Equity investing at a time of high valuations

November 9, 2018
| United States

Equities valuations have generally been high across the board in recent years, driven up by prolonged quantitative easing programs from central banks since the 2008 financial crisis.

As a result, many options for investors look expensive in the global equities space. Given that the sector can’t simply be shunned altogether, what can asset owners do in order to make effective returns without taking on too much risk, or diluting performance altogether?

Some context

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While funding levels of pension plans are continuing to rise to ever-healthier levels, most (if not all) of these investors still have some way to travel and therefore need growth assets delivering credible long-term returns.

Rising valuations have tested the ease of this process, squeezing value and pushing expected returns lower. This has also been coupled with a move towards passive investment vehicles which might provide the market return at a relatively low cost but have also caused an over-reliance on market beta for returns.

In our opinion, adding alpha and ensuring it remains a core element of a strategy can materially help improve expected outcomes on your growth assets, particularly in light of lower expected returns from the market.

The question is, how can pension funds do this?

Why a concentrated, multi-manager approach works

In a market where valuations are high, we have found investors can often find a dearth of opportunities in many sectors and geographies. When choosing an external manager, our strong view is that pension funds select those which possess more skill and focus. These are the managers more likely to deliver successful and credible returns.

We believe that this concentrated approach works well and managers with a focus on company fundamentals over market timing can produce better and more consistent results over time. The longer the bull market, the more this theory holds true as making big calls becomes increasingly difficult. Going defensive or reverting to cash could be painful in terms of lost returns.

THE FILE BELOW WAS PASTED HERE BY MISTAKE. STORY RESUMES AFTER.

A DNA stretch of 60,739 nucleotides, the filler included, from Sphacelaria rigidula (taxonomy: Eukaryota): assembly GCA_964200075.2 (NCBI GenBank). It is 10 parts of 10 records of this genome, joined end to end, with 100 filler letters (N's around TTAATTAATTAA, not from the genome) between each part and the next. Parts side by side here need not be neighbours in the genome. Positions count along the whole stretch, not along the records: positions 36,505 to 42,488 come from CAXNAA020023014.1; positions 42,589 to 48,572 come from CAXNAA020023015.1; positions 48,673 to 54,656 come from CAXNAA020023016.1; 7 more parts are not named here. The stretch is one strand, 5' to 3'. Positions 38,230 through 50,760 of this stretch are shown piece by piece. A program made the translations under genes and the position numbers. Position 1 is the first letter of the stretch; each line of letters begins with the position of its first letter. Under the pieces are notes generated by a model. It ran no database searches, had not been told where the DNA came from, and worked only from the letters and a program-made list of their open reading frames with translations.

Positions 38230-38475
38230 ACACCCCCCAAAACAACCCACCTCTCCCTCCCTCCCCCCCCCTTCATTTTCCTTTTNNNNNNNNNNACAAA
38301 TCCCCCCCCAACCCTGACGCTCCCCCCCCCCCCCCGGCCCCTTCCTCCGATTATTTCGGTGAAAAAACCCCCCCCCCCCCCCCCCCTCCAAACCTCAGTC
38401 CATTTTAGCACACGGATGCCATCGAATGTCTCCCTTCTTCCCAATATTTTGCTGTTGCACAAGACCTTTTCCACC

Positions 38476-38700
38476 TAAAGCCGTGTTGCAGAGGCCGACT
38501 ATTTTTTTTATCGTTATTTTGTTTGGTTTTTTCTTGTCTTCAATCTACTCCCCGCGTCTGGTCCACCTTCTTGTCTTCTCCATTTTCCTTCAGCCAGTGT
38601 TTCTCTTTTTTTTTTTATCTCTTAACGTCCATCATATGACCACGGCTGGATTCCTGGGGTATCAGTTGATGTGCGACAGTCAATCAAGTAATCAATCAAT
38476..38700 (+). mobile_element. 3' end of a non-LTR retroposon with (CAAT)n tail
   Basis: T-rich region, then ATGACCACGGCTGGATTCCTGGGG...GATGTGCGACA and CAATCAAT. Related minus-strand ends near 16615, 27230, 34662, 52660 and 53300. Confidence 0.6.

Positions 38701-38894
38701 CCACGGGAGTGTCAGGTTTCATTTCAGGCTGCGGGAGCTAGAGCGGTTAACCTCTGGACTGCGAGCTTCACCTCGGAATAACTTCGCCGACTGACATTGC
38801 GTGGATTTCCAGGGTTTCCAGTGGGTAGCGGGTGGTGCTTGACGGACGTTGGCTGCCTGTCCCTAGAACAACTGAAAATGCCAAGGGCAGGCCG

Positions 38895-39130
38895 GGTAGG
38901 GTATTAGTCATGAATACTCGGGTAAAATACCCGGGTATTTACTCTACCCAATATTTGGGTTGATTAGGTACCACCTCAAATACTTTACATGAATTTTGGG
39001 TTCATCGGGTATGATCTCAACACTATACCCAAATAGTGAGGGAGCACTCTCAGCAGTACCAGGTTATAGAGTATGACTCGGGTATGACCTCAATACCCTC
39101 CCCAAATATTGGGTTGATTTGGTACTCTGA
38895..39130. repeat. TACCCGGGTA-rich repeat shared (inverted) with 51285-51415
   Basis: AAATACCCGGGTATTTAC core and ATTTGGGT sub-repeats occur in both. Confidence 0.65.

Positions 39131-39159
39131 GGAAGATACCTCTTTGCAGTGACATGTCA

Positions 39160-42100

Taking this philosophy a step further, we see many potential advantages to multi-manager fund structures, which create an added layer of diversification from the perspective of both risk and return drivers.

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A multi-manager approach gives managers the freedom to continue to seek out niche opportunities, while also protecting investors from concentrated manager risk. By adding managers who are looking at very different approaches, regions and sectors, we believe it is possible to build a portfolio that is incredibly robust across the entire cycle and that reacts well to a variety of conditions.

That’s not to say that adding more and more managers can continue to enhance performance at an ever-constant rate. In fact, the key risk to the multi-manager approach is adding too many managers together such that the strategy reverts to look like the market in terms of the returns it delivers. We believe that, if using managers running concentrated accounts each bringing their own style and philosophies, a portfolio of approximately ten managers should deliver the dual benefits of enhanced long-term returns over and above the market, and greater diversity which offers protection through the cycle.

This approach aims for managers’ autonomy to deliver a differentiated strategy, with minimal overlap and low risk of reverting to the market mean. Over the long term, we have found this approach works to great effect. The key is being able to correctly identify the managers undertaking an investment approach which is truly differentiated from their peer group, and then being able to isolate it within a portfolio.

At a time when many managers might struggle to deliver a track record of outperformance, we believe successful implementation of an equities strategy could significantly help benefit a pension fund’s funding level and its subsequent path to maturity.


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